ENGLAND’S TOUGH ASSIGNMENT

England know full well the perils of facing Pakistan after a successful home summer. In 2005 they suffered a 2-0 defeat in Pakistan that showed the team that had regained the Ashes had reached its peak. They were whitewashed in a three-match series in 2012, a few months after claiming top spot in the ICC Test Rankings.

Injuries and a lack of preparation were major factors in those defeats, but if a degree of complacency had crept into the tourists’ mind-sets, it will surely not be repeated this time around. Pakistan are unbeaten in their last seven Test series in UAE. Only Australia, in 2002, have won a Test series against Pakistan in the Emirates. This will be the 10th series held there.

New Zealand fought back to draw a series last November, but that came hot on the heels on one of the most one-sided series in recent times. In winning both Tests against Australia, Pakistan recorded their largest run-margin Test win (356 runs at Abi Dhabi) and nine centuries, the most by a team in a two-Test series.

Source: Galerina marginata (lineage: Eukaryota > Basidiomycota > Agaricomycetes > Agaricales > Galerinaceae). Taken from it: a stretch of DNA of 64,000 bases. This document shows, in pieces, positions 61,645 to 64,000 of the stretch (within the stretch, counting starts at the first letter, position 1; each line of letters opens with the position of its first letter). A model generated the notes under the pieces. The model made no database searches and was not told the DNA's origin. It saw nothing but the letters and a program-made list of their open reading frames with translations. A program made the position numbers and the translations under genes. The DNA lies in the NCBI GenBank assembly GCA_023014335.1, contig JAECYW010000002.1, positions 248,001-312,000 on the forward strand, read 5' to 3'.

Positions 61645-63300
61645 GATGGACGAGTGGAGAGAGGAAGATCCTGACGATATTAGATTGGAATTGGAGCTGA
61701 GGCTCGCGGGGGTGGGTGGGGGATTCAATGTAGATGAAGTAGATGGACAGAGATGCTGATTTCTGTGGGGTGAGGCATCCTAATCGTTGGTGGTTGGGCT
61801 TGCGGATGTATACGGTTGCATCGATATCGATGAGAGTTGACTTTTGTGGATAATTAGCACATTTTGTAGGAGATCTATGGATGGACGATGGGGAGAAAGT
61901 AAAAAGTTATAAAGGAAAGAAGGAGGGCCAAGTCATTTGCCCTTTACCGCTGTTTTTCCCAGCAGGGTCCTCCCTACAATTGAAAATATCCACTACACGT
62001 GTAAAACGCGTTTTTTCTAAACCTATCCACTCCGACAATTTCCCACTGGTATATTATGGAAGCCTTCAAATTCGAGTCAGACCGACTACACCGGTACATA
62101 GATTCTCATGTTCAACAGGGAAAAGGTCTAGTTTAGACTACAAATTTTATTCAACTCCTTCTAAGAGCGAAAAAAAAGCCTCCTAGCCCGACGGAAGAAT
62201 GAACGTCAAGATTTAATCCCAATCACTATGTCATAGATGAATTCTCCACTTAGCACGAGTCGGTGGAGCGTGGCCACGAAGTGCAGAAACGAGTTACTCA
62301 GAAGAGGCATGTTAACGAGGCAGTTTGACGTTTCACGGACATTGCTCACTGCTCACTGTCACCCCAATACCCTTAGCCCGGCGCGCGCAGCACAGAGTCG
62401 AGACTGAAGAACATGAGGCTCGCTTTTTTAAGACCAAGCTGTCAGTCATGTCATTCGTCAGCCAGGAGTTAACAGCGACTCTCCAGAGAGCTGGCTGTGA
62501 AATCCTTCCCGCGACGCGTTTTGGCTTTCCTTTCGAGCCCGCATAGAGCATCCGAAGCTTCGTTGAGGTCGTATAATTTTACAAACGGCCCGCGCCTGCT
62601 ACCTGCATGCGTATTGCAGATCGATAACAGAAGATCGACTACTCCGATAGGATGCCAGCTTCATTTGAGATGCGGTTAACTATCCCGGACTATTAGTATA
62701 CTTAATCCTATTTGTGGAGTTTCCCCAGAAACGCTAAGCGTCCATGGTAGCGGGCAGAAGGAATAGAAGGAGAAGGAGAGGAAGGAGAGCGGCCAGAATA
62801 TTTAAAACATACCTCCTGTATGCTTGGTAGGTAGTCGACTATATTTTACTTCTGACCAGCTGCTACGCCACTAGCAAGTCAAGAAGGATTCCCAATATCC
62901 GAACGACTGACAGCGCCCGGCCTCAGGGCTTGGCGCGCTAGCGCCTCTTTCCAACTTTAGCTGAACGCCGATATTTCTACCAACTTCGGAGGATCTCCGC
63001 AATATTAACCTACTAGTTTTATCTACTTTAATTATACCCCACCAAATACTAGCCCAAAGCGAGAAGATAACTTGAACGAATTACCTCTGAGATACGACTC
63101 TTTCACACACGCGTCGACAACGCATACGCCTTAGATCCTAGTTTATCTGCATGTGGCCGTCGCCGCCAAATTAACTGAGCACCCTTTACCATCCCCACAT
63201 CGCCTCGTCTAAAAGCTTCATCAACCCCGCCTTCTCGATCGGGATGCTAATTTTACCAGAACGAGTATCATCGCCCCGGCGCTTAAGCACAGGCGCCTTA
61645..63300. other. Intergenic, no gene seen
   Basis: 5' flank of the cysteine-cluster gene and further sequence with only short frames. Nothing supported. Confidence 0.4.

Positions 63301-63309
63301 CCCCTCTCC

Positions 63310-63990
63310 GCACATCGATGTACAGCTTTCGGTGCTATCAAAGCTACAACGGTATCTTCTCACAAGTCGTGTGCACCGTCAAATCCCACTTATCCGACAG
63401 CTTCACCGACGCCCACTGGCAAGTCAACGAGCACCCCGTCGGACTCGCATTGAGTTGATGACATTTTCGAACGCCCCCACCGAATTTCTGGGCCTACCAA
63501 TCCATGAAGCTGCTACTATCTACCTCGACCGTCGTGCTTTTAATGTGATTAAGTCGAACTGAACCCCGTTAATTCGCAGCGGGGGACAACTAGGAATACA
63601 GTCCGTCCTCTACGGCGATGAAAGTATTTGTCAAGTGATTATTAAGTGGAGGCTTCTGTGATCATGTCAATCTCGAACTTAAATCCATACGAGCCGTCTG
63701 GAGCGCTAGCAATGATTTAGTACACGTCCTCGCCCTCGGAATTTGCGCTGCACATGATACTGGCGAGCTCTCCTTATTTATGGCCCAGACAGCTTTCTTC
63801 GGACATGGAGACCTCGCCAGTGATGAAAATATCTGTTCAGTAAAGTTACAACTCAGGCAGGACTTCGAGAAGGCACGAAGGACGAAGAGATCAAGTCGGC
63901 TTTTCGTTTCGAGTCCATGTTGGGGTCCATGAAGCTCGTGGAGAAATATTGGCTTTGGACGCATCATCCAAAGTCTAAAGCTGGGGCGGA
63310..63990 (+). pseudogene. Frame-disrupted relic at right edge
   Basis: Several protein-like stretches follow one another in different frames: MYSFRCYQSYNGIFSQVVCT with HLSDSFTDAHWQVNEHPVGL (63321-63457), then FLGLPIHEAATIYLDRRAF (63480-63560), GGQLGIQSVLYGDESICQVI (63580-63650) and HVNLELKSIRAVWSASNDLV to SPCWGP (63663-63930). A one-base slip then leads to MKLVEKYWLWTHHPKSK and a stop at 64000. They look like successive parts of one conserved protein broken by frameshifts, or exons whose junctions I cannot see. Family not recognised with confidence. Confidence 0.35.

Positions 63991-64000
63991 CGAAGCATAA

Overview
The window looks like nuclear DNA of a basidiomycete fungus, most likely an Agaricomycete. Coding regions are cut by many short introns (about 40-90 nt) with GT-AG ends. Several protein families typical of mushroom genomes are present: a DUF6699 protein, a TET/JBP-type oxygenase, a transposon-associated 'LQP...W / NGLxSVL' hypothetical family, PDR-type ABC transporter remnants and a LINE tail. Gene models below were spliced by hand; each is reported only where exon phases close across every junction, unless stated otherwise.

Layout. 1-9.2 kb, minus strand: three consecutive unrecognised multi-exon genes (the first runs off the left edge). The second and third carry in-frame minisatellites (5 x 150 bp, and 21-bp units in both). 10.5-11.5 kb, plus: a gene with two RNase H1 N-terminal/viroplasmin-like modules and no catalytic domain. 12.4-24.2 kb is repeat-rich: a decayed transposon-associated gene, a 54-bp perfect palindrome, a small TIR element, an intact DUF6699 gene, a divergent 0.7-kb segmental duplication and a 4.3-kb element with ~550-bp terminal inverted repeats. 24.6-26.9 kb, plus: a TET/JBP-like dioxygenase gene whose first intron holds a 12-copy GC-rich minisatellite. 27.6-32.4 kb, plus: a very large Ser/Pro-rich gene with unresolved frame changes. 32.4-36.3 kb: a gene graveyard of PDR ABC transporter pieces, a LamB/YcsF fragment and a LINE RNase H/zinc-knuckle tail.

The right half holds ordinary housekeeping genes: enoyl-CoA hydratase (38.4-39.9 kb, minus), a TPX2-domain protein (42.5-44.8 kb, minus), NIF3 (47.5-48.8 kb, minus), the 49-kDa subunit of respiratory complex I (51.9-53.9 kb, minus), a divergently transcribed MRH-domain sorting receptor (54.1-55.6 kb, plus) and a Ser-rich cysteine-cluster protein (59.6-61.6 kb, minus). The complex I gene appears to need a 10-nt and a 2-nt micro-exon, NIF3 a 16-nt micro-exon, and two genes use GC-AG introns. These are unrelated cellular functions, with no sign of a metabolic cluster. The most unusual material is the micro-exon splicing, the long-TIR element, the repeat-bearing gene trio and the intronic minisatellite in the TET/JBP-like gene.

Australia averaged 25.7 with the bat in that series and 80.2 with the ball, a month of toil that hinted at their problems in unfamiliar conditions which persisted this Ashes summer. England’s bowling stood up well on their UAE visit in 2012 – Pakistan’s average of 25.8 runs per wicket was their second lowest in their 10 UAE Test series.

Unfortunately for the visitors their batting was fragile, producing totals of 192, 160, 327, 72, 141 and 252. Saeed Ajmal and Abdur Rehman took 24 and 19 wickets respectively, hauls which create alarm bells for an England batting unit that rarely looked at ease against orthodox spinner Nathan Lyon this summer. Legspinner Yasir Shah – 31 wickets in his last four Tests – will be licking his lips.